Score one for Dana Corp. The auto-parts supplier, which is trying to work out a deal with creditors so it can emerge from bankruptcy, won a key pricing dispute with one of its own suppliers. The win in bankruptcy court allows Dana to continue its shipments of parts used in Ford and Nissan vehicles, reports the Associated Press.
The arrangement calls for Dana to pay lower prices for parts it receives from component manufacturer Citation Corp. In addition, Citation must pay $790,000 to compensate Dana for alleged past overpayments, according to the report.
In 2006 Dana bought about $30 million worth of components from Citation, a Dana supplier for more than a decade, the AP notes. However, a dispute surfaced in 2004 when Citation filed for Chapter 11 bankruptcy protection. Citation threatened to stop providing components unless Dana agreed to pay higher prices, according to the AP. The following year, Dana claimed it was cheated by Citation: allegedly, the components Citation delivered to Dana did not contain the full $6 million worth of steel Dana had purchased for Citation to be used in the fabrication of the components.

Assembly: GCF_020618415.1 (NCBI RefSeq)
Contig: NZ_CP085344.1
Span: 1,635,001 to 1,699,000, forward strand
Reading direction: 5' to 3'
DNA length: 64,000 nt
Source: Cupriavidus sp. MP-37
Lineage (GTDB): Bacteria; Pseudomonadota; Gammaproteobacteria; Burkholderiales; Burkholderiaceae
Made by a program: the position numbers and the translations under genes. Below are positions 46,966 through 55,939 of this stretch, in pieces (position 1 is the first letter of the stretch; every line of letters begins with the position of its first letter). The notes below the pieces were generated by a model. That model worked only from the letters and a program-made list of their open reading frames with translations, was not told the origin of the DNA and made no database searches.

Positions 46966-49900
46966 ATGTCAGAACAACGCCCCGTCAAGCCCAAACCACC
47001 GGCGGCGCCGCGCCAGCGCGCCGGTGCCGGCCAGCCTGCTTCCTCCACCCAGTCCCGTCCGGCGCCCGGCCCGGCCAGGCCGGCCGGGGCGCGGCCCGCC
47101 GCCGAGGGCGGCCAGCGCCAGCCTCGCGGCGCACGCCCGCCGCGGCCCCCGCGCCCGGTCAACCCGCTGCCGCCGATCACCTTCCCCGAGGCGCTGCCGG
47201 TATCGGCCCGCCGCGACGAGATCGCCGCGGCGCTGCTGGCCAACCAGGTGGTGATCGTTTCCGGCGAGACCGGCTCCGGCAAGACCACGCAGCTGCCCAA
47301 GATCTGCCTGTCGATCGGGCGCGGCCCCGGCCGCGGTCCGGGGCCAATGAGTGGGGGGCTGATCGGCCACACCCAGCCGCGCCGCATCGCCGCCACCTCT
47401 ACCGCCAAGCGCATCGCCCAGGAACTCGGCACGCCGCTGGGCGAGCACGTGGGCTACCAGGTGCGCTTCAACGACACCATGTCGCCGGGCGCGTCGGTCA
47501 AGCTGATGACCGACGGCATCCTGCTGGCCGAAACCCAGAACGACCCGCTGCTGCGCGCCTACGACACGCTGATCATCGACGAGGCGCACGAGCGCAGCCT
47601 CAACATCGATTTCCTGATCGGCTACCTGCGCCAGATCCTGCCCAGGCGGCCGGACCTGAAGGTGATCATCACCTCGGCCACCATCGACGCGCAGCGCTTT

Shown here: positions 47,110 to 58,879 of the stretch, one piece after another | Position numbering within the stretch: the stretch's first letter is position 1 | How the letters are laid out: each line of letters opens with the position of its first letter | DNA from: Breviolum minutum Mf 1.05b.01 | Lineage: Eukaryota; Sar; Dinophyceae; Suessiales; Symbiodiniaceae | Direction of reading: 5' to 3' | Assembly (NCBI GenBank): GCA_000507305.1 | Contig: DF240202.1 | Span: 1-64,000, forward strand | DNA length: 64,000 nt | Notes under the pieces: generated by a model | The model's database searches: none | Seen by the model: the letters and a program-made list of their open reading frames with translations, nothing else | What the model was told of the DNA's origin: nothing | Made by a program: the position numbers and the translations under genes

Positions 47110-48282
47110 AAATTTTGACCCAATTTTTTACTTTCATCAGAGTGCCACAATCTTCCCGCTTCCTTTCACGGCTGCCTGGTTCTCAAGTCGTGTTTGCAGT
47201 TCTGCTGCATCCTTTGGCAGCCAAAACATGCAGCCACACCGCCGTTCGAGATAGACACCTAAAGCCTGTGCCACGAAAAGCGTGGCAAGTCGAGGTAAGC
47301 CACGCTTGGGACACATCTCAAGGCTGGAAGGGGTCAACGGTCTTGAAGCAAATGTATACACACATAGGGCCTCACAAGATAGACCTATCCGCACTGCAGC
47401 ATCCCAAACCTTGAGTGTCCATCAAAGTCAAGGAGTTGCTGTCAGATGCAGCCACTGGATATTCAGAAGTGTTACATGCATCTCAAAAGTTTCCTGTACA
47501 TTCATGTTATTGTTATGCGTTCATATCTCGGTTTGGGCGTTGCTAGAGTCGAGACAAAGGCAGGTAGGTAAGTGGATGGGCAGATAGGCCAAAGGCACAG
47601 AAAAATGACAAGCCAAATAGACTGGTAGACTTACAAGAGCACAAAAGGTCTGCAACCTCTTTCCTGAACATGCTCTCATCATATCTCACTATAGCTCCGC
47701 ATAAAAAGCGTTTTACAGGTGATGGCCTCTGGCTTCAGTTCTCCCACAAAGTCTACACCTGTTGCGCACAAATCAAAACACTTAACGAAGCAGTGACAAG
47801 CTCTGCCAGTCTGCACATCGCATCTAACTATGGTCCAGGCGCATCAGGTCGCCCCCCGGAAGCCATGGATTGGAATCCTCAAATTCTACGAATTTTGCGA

Several days before Dana filed for bankruptcy protection in March 2006, Citation threatened to stop shipping parts to Dana unless it paid $4.9 million to “clear all open invoices,” according to the report. As a result, Dana made a wire transfer of $3.5 million to Citation to keep the factories open. But later that year, Citation went ahead and raised its prices, reported the AP.
Under the court-approved settlement, the prices will be lowered by more than 10 percent, retroactive to September 2006, says the AP. In addition, Citation will provide Dana with a refund to cover price differences on parts purchased after that month. Under the deal, Citation will get $565,116 in unsecured claims against Dana and an affiliate in their Chapter 11 cases.